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Page last updated at 21:03 GMT, Wednesday, 15 April 2009 22:03 UK

Vatican 'vetoes' US envoy names

Caroline Kennedy, file photo from March 2009
Caroline Kennedy was reportedly among the list of vetoed candidates

The Vatican has rejected at least three possible candidates proposed by Barack Obama to serve as US ambassador to the Holy See, say reliable sources in Rome.

None of the three candidates informally proposed by the Obama administration so far is acceptable to the Pope because of their support for abortion rights.

One of the potential nominees vetoed by the Vatican is Caroline Kennedy, daughter of the former US president.

Conservative Catholics in the US had already criticised her candidacy.

They say her outspoken pro-choice views on abortion made her an unsuitable choice.

The Vatican is unhappy about President Obama's support of abortion rights and his lifting of a previous ban on embryonic stem cell research in the US.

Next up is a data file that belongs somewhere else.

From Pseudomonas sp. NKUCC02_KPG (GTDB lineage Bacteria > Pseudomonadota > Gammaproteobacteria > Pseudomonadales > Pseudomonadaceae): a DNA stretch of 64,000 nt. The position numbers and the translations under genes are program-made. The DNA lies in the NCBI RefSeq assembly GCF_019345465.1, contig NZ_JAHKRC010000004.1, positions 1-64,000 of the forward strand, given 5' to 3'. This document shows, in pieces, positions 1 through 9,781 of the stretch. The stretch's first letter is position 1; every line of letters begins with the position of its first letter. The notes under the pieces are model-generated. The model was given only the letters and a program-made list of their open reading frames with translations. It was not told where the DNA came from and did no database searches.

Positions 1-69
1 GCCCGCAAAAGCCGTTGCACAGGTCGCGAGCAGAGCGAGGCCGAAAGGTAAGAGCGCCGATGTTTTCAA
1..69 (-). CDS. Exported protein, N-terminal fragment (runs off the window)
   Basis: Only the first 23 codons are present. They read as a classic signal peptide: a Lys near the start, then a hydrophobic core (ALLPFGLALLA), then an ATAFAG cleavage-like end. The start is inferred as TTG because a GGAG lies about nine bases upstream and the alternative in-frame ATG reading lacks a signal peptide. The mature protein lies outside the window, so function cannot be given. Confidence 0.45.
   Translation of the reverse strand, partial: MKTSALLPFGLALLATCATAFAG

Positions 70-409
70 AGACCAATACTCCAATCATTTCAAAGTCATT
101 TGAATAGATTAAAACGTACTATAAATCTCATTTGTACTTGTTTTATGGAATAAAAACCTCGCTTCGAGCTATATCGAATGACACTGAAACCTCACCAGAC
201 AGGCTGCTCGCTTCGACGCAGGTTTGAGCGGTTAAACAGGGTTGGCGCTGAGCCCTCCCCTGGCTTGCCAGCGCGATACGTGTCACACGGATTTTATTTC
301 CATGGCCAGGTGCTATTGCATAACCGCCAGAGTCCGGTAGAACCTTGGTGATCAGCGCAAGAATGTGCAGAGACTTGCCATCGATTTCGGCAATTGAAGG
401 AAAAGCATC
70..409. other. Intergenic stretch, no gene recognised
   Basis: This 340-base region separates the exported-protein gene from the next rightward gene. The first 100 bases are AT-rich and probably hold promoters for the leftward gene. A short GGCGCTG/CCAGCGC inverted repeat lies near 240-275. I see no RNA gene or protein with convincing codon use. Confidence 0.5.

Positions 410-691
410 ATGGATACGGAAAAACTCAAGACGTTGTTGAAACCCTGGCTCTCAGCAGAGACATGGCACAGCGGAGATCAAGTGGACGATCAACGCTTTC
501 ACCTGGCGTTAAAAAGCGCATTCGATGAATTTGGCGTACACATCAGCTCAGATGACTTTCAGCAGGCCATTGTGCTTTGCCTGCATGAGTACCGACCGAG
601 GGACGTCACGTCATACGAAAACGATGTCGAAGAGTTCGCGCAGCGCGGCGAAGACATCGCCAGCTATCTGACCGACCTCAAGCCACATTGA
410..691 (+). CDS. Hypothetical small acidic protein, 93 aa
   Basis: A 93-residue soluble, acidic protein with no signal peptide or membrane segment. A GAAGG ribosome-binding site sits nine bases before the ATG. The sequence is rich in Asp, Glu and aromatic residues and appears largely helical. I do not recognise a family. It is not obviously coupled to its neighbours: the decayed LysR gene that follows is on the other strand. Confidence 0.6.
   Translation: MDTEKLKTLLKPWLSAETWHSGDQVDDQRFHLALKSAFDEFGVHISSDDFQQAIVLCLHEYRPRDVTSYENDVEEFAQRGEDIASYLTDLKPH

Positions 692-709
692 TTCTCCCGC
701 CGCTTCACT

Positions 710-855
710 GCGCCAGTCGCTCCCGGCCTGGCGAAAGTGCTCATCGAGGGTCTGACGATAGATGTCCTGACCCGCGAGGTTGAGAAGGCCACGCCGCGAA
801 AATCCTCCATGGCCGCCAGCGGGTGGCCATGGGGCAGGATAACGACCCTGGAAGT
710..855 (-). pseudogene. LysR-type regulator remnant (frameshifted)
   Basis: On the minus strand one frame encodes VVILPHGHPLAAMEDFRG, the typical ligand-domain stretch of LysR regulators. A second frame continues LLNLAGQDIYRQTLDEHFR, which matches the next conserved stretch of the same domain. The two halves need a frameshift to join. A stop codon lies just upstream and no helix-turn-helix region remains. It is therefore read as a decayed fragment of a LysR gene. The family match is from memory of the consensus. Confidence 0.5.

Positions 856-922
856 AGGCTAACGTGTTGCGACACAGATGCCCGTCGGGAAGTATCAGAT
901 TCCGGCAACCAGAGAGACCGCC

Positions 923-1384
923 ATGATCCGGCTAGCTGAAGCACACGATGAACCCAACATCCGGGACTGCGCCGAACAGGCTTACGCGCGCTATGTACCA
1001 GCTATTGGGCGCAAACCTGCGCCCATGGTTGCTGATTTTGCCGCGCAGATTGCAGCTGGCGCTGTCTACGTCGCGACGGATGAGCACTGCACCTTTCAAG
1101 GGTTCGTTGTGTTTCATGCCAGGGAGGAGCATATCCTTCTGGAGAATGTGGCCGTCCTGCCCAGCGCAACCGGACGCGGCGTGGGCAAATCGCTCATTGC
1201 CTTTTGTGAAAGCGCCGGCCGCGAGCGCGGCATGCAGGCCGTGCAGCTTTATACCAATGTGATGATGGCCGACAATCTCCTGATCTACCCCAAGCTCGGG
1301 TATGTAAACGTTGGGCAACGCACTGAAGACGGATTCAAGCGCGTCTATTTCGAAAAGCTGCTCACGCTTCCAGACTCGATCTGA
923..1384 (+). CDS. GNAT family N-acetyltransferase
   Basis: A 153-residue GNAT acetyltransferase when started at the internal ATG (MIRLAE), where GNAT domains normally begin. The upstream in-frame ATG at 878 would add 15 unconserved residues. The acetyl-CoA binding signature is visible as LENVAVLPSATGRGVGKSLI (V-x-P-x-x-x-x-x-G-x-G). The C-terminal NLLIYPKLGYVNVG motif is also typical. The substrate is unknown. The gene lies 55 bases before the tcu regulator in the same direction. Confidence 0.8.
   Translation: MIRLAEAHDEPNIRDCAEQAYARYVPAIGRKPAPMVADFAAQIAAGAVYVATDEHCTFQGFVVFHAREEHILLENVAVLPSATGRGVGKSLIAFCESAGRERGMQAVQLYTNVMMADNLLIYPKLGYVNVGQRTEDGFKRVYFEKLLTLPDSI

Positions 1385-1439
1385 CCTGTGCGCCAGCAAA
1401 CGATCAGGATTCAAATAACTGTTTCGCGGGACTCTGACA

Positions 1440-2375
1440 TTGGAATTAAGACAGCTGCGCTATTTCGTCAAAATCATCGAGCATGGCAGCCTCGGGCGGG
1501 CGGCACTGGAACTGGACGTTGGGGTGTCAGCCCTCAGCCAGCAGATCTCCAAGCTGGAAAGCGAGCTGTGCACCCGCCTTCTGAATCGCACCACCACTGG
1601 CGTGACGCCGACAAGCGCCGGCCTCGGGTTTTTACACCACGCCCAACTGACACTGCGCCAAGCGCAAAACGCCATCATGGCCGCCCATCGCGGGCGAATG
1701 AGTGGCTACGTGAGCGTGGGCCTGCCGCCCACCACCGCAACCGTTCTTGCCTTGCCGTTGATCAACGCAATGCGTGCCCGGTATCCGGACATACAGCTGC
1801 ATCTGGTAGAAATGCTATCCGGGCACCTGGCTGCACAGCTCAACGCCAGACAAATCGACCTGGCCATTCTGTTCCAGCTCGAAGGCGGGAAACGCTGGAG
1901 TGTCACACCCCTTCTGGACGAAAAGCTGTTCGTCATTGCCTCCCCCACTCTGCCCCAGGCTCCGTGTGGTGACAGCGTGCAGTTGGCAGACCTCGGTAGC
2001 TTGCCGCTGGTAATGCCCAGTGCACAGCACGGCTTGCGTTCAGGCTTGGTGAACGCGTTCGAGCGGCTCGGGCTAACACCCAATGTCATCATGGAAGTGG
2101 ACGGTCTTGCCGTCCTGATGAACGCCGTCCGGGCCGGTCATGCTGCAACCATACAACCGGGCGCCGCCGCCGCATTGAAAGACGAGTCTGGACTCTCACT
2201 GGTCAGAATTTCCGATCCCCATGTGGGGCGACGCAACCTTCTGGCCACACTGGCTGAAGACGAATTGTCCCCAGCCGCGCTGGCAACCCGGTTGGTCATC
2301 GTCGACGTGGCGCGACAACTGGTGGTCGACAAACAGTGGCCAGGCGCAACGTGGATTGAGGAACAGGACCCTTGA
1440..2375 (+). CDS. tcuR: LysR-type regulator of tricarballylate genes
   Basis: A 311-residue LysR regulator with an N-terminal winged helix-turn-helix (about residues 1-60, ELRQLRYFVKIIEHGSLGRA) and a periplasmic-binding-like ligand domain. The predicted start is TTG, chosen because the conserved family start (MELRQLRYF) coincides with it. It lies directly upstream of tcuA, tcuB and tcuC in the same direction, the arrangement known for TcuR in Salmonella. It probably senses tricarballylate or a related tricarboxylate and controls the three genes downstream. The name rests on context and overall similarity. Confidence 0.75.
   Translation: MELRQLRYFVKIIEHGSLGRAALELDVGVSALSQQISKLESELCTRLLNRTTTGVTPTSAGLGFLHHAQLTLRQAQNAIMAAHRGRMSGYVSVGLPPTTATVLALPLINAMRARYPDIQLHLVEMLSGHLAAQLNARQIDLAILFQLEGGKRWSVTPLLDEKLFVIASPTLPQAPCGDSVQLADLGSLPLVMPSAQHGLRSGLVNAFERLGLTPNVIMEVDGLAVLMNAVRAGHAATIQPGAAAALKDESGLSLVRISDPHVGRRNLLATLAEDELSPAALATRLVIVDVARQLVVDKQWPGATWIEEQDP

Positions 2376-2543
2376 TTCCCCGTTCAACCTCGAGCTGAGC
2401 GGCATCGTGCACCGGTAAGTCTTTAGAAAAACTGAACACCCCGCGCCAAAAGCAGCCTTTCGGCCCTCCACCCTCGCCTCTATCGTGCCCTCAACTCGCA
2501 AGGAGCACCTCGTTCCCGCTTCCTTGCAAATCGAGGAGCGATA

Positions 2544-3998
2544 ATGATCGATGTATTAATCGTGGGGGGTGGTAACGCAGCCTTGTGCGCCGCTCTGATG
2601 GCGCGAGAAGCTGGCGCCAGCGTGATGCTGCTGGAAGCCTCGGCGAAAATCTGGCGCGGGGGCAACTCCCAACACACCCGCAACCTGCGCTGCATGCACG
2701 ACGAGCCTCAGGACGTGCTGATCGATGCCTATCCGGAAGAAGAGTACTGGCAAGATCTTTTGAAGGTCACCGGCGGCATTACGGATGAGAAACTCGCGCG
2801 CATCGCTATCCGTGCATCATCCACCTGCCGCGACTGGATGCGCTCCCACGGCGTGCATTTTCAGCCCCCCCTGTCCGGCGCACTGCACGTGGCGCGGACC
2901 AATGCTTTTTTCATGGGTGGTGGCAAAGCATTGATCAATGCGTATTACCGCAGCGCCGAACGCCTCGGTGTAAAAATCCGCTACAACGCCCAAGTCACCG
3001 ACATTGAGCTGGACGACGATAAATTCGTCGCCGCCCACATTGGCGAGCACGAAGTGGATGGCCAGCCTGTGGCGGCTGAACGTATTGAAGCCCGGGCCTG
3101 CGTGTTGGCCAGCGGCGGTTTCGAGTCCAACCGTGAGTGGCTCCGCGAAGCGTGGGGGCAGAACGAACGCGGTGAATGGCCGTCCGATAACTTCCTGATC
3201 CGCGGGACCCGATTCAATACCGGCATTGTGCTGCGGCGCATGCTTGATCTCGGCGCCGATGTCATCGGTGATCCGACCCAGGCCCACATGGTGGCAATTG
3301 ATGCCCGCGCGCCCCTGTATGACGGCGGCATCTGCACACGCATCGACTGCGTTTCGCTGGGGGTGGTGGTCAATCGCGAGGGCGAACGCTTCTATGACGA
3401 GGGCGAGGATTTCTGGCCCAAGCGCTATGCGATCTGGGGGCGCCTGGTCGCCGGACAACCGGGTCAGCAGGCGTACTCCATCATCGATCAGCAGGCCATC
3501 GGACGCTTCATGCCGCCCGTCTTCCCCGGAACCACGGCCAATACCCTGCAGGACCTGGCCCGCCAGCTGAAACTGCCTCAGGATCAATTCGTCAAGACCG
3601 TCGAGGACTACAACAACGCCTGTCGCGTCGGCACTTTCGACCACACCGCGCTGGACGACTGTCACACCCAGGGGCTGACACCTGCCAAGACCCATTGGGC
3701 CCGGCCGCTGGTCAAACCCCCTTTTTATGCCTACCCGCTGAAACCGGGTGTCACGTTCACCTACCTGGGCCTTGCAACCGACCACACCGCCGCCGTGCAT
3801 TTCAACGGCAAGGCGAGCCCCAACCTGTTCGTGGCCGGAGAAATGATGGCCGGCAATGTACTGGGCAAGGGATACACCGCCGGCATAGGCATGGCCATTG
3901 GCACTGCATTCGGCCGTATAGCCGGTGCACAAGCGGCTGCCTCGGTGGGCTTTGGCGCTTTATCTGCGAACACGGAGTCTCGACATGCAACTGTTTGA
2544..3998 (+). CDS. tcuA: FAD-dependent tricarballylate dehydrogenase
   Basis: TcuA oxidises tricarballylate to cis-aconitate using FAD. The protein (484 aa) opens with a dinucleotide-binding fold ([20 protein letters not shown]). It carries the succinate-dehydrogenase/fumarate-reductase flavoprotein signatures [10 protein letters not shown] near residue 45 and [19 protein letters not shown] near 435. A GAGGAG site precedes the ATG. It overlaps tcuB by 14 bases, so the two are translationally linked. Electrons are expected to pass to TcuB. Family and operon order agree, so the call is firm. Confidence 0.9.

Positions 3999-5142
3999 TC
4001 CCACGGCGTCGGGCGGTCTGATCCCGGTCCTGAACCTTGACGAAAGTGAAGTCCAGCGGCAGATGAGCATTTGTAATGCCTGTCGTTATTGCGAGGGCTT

The Vatican spokesman, Father Federico Lombardi, has described media speculation about the selection of the next US ambassador to the Holy See as "unreliable". He said that no names have yet been officially submitted to Rome by the Obama administration.

And a US official repeated the standard administration position that the White House has not announced any names for ambassadorial candidates to the Vatican.

However, the BBC's David Willey in Rome says that even the informal dismissal by the Vatican of the first names whispered in confidence within the Obama inner circle is a sign that choppy waters may lie ahead in official US-Vatican relations.

The White House may be running out of time to find a suitable future American envoy to the Pope before President Obama travels to Italy in July, when he is expected to meet Pope Benedict XVI for the first time, before or after attending a G8 summit to be held in Sardinia.

Since the US established formal diplomatic relations with the Vatican in 1984, the ambassadorial post has always been held by pro-life Catholics under both Republican and Democrat administrations.

The ambassador will replace Mary Ann Glendon, a Harvard University professor who held the post during George W Bush's presidency.



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